Picking the Wallflower

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Chapter 4

Excerpt

Blog post 2044, 15 November

Football – Do’s and Don’ts

So, football season is in full swing, and I’ve compiled a list for those of us who care enough about the whole thing. So, here are tips for the supporter and players.

Do: Play well. No sense in disappointing your adoring fan by being a poor player. Yes, I did say fan, singular, since we all know the only person who supports you is your mom.

Don’t: Be an asshole. Nobody likes a sore loser, or a sore winner. Seriously, just don’t.


I was back at school the next morning, far too early for my liking. But it was better to be early than to be totally late. I sat in my car, thinking about the previous day. The football players hadn’t returned, which was a good thing. While they never did anything malicious, it was usually done in phases. Things like attempting to fill my car up with water was on the more severe scale of what happened, along with throwing things at my house.

But all of this wool gathering was doing little to calm my nerves. As always, I was on the verge of a nervous breakdown before going into the school. This wasn’t new, and was one of the main reasons I had worked to buy myself a car. The school bus came right past my house, but I chose to drive because I then had a chance to keep calm. Hard to do that when somebody is trying to cut your hair from the seat behind you.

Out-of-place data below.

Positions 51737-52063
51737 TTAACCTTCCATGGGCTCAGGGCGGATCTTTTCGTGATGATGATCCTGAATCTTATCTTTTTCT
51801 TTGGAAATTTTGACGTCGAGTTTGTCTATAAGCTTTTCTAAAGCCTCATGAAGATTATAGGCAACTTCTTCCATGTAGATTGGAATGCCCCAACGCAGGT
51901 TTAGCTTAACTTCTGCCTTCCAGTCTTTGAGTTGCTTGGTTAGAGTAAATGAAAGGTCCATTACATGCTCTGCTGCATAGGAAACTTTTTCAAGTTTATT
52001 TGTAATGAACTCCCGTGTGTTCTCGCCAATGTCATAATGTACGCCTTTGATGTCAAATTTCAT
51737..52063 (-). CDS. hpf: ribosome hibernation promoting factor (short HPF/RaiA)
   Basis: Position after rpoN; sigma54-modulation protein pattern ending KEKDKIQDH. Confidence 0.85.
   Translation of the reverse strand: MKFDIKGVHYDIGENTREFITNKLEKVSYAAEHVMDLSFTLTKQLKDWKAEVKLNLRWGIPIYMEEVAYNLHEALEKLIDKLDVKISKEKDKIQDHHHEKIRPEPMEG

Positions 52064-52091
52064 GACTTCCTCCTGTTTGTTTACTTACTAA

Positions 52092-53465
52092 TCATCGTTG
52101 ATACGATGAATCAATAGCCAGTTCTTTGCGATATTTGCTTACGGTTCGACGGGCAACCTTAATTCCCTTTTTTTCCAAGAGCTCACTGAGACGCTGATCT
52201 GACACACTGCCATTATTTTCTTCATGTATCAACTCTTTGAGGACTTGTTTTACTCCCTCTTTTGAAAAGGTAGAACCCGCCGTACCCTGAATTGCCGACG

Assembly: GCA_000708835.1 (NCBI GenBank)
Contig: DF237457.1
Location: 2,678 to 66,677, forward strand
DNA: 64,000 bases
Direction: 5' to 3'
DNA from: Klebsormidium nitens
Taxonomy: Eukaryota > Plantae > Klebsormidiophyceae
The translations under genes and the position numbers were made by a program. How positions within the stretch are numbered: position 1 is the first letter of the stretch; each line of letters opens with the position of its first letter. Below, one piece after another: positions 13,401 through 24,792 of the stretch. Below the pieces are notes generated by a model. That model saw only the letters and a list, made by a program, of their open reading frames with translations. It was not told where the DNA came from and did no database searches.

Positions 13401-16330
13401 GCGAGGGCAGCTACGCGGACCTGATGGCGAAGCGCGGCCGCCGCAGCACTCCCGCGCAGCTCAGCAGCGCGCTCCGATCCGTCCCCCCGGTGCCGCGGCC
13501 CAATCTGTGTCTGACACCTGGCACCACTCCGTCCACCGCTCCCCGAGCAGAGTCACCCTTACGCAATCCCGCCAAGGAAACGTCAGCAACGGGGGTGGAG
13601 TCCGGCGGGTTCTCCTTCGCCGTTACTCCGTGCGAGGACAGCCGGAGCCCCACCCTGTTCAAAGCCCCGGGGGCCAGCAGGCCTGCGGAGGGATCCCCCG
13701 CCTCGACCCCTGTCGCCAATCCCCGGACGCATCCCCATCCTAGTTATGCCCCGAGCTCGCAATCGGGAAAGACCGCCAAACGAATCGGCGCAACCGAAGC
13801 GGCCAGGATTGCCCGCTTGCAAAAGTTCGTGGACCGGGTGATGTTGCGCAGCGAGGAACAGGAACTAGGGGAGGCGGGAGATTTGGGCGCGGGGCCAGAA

I slunk into the school, keeping my head down. It was two minutes before the bell was supposed to ring to signal the start of the day, and I had just enough time to go to my locker and fetch my books. There were people milling around, and I caught snatches of conversation as they passed. The most prominent word was football, so I knew they were talking about the blog post from Em the night before.

I took my books out my locker, and hurried to my first lesson. I didn’t want to be late. At the last possible second, I slipped into the classroom, hurrying to my seat in the back. It was English, my favourite lesson. Once the bell had rung and the class settled down, Miss Partridge stood up. “Good morning, class. Today we have a new assignment.”

I listened as Miss Partridge, a young lady with a bright smile, explained the study we would be doing of The Great Gatsby. We were to look into the Decline of the American Dream as it is portrayed in the book, and I had to work to contain my smile. Until Miss Partridge got to the end of her speech. “We will be doing this in pairs.” She glanced pointedly in my direction, and then back at the class in general. “I will assign the pairs to prevent what happened last time.”

A general mutter of Oliver went through the class, and I sighed a little. Although we were evenly spread between boys and girls, it was hard for any of the teachers to get anybody to work with me. Not without coercion. But nobody wanted to work with Cassandra Oliver. Right now, Miss Partridge read off the list of names, pairing a boy with a girl. She paused at my name, and I inwardly cringed. “Cassandra Oliver and Michael James Beiring.”

MJ Beiring. Oh crap. Not only was I not happy with the pairing, but this was the worst possible day for me to be paired with the quarterback. The same one who had left my house the previous day looking like he had urinated a lime green sports drink directly into his pants. There was an audible sigh of relief, and I swallowed hard. The room was closing in, and I tried to take deep breaths. But nothing was going in. I tried to stand, startling the class, but stumbled and fell over. The world turned black around me as my knees crumpled.

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